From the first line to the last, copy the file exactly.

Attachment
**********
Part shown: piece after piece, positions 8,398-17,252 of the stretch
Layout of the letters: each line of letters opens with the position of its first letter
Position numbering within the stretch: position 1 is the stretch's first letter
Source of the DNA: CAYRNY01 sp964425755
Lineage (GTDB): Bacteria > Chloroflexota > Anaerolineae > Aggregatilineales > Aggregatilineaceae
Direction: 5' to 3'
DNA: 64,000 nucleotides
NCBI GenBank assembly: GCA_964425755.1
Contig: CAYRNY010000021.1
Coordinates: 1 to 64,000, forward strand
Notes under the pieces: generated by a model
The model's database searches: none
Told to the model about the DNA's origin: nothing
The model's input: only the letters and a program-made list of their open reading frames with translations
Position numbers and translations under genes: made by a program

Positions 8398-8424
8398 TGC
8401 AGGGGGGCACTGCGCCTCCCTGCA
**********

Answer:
Part shown: piece after piece, positions 8,398-17,252 of the stretch
Layout of the letters: each line of letters opens with the position of its first letter
Position numbering within the stretch: position 1 is the stretch's first letter
Source of the DNA: CAYRNY01 sp964425755
Lineage (GTDB): Bacteria > Chloroflexota > Anaerolineae > Aggregatilineales > Aggregatilineaceae
Direction: 5' to 3'
DNA: 64,000 nucleotides
NCBI GenBank assembly: GCA_964425755.1
Contig: CAYRNY010000021.1
Coordinates: 1 to 64,000, forward strand
Notes under the pieces: generated by a model
The model's database searches: none
Told to the model about the DNA's origin: nothing
The model's input: only the letters and a program-made list of their open reading frames with translations
Position numbers and translations under genes: made by a program

Positions 8398-8424
8398 TGC
8401 AGGGGGGCACTGCGCCTCCCTGCA